I still wouldn't buy NBG or GREK just yet, since only investment money flows are going to determine when they stop going down; but right now I'd say both resemble a juicy fastball right in the wheelhouse.

Then again, they also resemble falling knives.


17 comments:

  1. A few things about that NDD article;

    1) Recessions are always seen in hindsight, no? As in, the data is always revised looking back - thus we could already be in the first 'recession quarter', earnings are not looking great for Q4. Economists in general - consensus - do not ever predict recessions particularly well, their consensus view appears to be 'low oil good for economy' at the moment.

    2) Which of those previous recessions followed a huge boom in oil production within the US, thus large job increases? Whilst I agree production may continue higher, the cash won't be there to keep paying them the same and/or provide the profit for future expansion.

    3) You will note in the latest ISM that a couple of industries talk about the falling oil price as both a blessing and a curse, the loss of Capital Expenditure will likely continue to be a problem.

    4) Strong dollar is also have an effect on company earnings, not a positive one. Earnings matter because of jobs etc. etc. etc.

    Regardless, looking at heavily revised GDP numbers alongside the oil price seems a little odd. Perhaps looking at the ISM plotted against the Oil price makes more sense? Or Oil against the S&P 500, as investors I guess that is what we care most about?

    Also - look at his post on consumer confidence, do you notice where it tends to top out? You guessed it, just before a recession and thus cheap gas going by his arguments.

    Bond market also screaming 'slowdown', as much as I would love to make a mint going long consumer discretionary right now - I don't see it...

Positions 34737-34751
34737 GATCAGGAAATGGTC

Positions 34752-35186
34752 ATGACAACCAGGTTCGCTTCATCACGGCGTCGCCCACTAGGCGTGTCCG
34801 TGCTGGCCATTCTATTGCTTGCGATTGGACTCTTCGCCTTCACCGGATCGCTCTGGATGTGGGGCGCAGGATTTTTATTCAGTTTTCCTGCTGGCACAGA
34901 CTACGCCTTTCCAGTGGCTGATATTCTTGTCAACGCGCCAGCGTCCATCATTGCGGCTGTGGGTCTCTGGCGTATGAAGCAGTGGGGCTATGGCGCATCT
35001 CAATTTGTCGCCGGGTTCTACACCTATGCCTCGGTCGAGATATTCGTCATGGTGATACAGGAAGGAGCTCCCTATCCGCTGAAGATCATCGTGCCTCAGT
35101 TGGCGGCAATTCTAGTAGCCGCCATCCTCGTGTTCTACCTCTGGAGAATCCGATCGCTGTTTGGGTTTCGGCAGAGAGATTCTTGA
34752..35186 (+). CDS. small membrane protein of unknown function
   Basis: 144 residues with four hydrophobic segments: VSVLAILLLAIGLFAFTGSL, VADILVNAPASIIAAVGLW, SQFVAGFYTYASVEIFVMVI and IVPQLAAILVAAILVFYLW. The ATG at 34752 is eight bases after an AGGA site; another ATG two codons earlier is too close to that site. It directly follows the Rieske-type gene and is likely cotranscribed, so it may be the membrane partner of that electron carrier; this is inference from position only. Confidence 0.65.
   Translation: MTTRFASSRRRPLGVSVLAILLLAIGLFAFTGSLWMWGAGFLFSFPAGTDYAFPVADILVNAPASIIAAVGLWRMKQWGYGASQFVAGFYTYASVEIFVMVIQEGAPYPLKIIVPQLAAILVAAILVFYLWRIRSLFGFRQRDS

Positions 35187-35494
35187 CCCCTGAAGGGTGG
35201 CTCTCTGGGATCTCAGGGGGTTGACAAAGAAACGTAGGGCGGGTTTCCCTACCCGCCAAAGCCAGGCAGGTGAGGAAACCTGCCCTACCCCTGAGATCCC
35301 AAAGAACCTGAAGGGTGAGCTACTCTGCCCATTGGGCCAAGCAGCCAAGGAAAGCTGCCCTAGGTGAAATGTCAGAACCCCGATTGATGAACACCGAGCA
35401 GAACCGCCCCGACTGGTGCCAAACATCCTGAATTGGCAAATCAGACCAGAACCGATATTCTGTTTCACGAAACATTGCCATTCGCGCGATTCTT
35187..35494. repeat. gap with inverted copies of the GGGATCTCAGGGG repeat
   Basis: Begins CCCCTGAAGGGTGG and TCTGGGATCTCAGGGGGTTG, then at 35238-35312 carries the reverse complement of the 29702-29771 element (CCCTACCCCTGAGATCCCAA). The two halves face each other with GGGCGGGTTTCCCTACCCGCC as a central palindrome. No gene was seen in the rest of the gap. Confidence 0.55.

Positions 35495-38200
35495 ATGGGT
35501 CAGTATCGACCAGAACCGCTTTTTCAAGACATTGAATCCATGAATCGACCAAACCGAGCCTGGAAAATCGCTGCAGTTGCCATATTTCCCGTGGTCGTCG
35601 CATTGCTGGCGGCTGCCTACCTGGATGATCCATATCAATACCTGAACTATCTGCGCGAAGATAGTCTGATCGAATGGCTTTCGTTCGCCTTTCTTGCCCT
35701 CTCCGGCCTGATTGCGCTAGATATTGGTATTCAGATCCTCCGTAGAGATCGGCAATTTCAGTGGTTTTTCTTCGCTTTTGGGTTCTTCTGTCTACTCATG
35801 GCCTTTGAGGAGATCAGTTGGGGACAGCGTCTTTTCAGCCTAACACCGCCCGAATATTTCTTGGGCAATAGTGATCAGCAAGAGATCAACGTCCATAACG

Cheers for the blog btw, good read

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    Replies
    1. Recessions are seen in the leading indicators. They are showing nothing but growth ahead for the US economy right now. The coincidents are showing a slow patch, but that was presaged in the leading indicators late last year.

      US is a net oil importer, therefore lower oil prices are a net benefit to the US economy.

      Also, the savings from low oil prices go to the people with the higher marginal propensity to consume, thus net benefit to the economy.

      Oil & gas capex altogether is less than 1% of GDP. The net benefit to GDP of lower oil prices is over +1%.

      Corporations are supposed to hedge currency risk: what you're seeing in earnings is reminding them of that right now. Also, strong secular US dollar upmoves are typically seen in US secular bull markets.

      There was nothing at all in that consumer confidence chart that showed it has topped out. Only that it has gone up.

      Bond market keeps going down because 30 years of destroying the working class means there is insufficient demand for capital that's in excess supply.

      Seriously, if you want to know when the next recession is coming, read Calculated Risk and NDD at Bonddad Blog.

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    2. Also, re "economists":

      Try to follow REAL economists, and avoid the idiots with MBAs (or worse) working for investment houses or trying to sell their pathetically underperforming hedge funds.